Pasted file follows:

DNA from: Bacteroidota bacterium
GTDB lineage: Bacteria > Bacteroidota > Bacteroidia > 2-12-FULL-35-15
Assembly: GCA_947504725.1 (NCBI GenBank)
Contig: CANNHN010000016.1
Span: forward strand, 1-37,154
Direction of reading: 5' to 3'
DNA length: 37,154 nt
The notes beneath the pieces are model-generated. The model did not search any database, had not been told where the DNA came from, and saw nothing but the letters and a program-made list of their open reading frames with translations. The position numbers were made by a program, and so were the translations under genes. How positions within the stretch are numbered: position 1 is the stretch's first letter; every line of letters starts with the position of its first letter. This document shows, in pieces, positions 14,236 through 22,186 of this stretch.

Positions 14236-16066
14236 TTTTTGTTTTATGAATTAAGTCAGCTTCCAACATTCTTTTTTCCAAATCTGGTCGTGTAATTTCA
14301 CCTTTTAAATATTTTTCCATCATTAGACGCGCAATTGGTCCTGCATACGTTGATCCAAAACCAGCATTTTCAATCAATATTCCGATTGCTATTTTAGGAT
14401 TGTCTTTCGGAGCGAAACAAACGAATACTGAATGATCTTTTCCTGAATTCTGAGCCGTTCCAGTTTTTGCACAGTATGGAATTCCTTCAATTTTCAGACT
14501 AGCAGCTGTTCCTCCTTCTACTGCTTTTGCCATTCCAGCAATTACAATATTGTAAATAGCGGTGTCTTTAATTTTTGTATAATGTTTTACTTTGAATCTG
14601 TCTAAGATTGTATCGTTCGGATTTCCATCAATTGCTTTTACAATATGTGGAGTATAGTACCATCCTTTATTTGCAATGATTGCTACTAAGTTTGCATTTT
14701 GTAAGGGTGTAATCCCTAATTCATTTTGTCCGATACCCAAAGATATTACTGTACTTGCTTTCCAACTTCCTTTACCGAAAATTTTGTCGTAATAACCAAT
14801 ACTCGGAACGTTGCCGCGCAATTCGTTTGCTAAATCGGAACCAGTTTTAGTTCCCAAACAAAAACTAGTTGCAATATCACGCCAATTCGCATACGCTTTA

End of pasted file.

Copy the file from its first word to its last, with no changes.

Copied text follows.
DNA from: Bacteroidota bacterium
GTDB lineage: Bacteria > Bacteroidota > Bacteroidia > 2-12-FULL-35-15
Assembly: GCA_947504725.1 (NCBI GenBank)
Contig: CANNHN010000016.1
Span: forward strand, 1-37,154
Direction of reading: 5' to 3'
DNA length: 37,154 nt
The notes beneath the pieces are model-generated. The model did not search any database, had not been told where the DNA came from, and saw nothing but the letters and a program-made list of their open reading frames with translations. The position numbers were made by a program, and so were the translations under genes. How positions within the stretch are numbered: position 1 is the stretch's first letter; every line of letters starts with the position of its first letter. This document shows, in pieces, positions 14,236 through 22,186 of this stretch.

Positions 14236-16066
14236 TTTTTGTTTTATGAATTAAGTCAGCTTCCAACATTCTTTTTTCCAAATCTGGTCGTGTAATTTCA
14301 CCTTTTAAATATTTTTCCATCATTAGACGCGCAATTGGTCCTGCATACGTTGATCCAAAACCAGCATTTTCAATCAATATTCCGATTGCTATTTTAGGAT
14401 TGTCTTTCGGAGCGAAACAAACGAATACTGAATGATCTTTTCCTGAATTCTGAGCCGTTCCAGTTTTTGCACAGTATGGAATTCCTTCAATTTTCAGACT
14501 AGCAGCTGTTCCTCCTTCTACTGCTTTTGCCATTCCAGCAATTACAATATTGTAAATAGCGGTGTCTTTAATTTTTGTATAATGTTTTACTTTGAATCTG
14601 TCTAAGATTGTATCGTTCGGATTTCCATCAATTGCTTTTACAATATGTGGAGTATAGTACCATCCTTTATTTGCAATGATTGCTACTAAGTTTGCATTTT
14701 GTAAGGGTGTAATCCCTAATTCATTTTGTCCGATACCCAAAGATATTACTGTACTTGCTTTCCAACTTCCTTTACCGAAAATTTTGTCGTAATAACCAAT
14801 ACTCGGAACGTTGCCGCGCAATTCGTTTGCTAAATCGGAACCAGTTTTAGTTCCCAAACAAAAACTAGTTGCAATATCACGCCAATTCGCATACGCTTTA